back to the Black Table

Last Thursday was my parents’ 31st wedding anniversary. Now, obviously, that’s a figure that blows me away. 31 years. Now, ignoring that I haven’t been on earth that long, and ignoring that I’ve never even had a relationship that lasted longer than a year, just simply let that roll through your brain for a while. 31 years! My parents were married during Watergate! And yet when I see them together today, I can’t get a word in edgewise. Mom’s making fun of Dad’s recently developed beer gut, Dad’s making fart noises and blaming them on her and they’re just like a couple of kids so comfortable and enamored with each other you feel like you stumbled across them on their honeymoon.



Now, I’m supposed to be pithy in this column, full of cute little snide comments about my Midwestern family, how they don’t get it, how they’re getting old and crotchety. And don’t get me wrong -- there are times when my parents are so silly and out of touch that I expect them to move to Branson and start decorating their home with novelty stained-glass frogs. But my parents are normal, hard-working, straightforward people who have set an example for me that sends off internal alarms any time I feel I might be betraying it. They just returned home from a week-long New York visit, and the whole trip served to remind me why I think my parents are so great.

Four examples that immediately come to mind, out of the thousands:

They recognize and enjoy that they have weird children. My mother was telling me about a conversation she had with a doctor with whom she works. She was telling him about her son who writes in New York, and her daughter, who wants to farm grapes for wine in France. The doctor stopped her. "Sally, I have to tell you, you have the most interesting kids. Most people around here who have kids your age, they’re married with a kid, living just down the road. Your kids are out there, really trying to live life."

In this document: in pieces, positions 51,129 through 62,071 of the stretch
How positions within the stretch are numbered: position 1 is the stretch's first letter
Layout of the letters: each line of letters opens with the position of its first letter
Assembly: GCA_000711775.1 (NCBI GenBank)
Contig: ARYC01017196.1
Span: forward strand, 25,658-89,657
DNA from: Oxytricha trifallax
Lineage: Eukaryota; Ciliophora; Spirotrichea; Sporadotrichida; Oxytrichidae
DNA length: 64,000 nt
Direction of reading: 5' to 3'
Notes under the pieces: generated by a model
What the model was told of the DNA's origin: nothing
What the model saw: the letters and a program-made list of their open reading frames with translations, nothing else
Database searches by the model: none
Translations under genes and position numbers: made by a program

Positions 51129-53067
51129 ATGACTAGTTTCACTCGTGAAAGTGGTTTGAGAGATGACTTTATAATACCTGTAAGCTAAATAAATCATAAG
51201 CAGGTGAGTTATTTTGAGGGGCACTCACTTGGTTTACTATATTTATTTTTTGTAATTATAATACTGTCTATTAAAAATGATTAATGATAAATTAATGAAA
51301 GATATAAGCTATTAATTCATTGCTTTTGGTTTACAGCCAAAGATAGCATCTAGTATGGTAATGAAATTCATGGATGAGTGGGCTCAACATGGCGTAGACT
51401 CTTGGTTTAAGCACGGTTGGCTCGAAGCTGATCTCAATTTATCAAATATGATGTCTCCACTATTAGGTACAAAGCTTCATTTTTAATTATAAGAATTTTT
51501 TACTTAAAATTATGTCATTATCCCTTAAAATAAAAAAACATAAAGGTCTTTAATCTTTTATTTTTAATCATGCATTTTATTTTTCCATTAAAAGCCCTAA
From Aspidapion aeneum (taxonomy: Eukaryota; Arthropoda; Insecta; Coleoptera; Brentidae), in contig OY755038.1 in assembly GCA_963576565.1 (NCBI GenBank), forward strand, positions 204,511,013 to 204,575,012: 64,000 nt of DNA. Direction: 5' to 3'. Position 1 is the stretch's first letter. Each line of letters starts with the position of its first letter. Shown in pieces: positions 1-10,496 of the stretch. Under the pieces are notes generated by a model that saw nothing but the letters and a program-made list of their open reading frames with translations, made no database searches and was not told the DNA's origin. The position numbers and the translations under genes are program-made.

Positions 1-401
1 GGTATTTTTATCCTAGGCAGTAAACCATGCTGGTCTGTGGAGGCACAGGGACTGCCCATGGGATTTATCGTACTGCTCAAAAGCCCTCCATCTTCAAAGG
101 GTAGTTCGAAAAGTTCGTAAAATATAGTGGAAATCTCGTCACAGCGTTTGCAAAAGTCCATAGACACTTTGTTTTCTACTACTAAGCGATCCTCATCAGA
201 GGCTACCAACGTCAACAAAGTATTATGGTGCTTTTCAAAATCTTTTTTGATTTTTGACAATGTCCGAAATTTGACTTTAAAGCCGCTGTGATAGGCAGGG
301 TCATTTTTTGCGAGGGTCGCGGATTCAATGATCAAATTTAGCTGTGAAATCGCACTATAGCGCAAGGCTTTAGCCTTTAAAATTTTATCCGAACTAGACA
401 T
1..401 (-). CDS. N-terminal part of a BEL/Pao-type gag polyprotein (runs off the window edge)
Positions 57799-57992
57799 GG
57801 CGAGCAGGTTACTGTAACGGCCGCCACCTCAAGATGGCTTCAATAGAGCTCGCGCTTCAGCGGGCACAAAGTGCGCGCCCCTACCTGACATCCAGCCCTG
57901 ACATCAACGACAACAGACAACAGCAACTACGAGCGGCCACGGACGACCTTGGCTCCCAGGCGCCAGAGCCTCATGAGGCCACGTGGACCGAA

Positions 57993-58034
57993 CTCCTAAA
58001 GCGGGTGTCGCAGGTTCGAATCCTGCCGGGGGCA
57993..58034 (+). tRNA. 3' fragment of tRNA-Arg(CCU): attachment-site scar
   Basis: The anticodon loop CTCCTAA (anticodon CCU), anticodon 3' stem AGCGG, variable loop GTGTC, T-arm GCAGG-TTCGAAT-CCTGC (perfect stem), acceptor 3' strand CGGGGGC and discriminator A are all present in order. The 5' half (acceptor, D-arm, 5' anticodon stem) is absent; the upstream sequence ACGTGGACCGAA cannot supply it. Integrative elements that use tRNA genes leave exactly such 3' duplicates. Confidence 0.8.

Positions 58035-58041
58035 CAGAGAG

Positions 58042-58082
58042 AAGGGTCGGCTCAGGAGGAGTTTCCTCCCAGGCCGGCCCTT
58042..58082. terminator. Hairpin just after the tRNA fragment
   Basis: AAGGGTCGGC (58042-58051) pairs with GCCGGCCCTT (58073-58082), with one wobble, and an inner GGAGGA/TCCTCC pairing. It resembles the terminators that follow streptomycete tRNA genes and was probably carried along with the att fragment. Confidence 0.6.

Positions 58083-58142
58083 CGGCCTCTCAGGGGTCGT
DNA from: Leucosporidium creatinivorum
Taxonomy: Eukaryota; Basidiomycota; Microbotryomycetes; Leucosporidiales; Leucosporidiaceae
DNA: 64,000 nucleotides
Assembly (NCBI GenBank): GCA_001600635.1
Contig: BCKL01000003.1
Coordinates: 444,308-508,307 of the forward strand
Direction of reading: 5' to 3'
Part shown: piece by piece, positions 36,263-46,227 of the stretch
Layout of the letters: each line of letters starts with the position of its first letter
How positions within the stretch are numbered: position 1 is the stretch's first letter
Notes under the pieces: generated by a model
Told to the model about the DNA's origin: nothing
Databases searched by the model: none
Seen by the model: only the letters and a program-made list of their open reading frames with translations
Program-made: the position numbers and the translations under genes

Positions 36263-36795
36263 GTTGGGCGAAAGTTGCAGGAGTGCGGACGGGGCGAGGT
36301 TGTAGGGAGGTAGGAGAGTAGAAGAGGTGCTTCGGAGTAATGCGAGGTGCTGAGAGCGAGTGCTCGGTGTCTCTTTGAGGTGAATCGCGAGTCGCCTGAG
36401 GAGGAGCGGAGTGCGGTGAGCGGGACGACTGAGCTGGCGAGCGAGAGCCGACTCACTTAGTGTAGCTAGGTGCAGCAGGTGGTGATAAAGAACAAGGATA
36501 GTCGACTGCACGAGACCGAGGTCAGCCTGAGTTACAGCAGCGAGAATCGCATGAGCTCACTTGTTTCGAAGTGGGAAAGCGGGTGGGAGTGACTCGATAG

My mother beamed when she told that story. She couldn’t have been more proud if the guy had told her we should run for Pope. My parents never blinked, not once, when I told them I wanted to be a writer, and they never blanched when I moved to Los Angeles, to St. Louis, to New York, following a senseless flight of fancy. My parents have never pressured me to do anything other than what I believed in, unless you count eating Brussels sprouts. This is a rare, rare quality in parents. My father couldn’t find the "T" button on a computer if it were four sizes larger than the other keys, but he has supported this mad dash of mine since before I even knew it was what I wanted.

They’re really just mother lions. The night before they left, we went to the ESPN Zone in Times Square to watch a Cardinals game. A friend of mine showed up who, coincidentally, happened to go to high school with my ex-fiancee, who had left me just months before our wedding. This fact was brought up to them, and they, simultaneously, squished their faces as if they’d just stepped in dog manure. "It’s a good thing I never saw her afterwards," my mom said, "because I think I would have just beaten her." They loved my ex-fiancee and were nearly as devastated as I was when she left. To this day, the mere mention of her name draws their ire, far more than it does mine. I don’t even think about it much anymore (really), but they never forgot how much that experience gutted me, and they likely never will.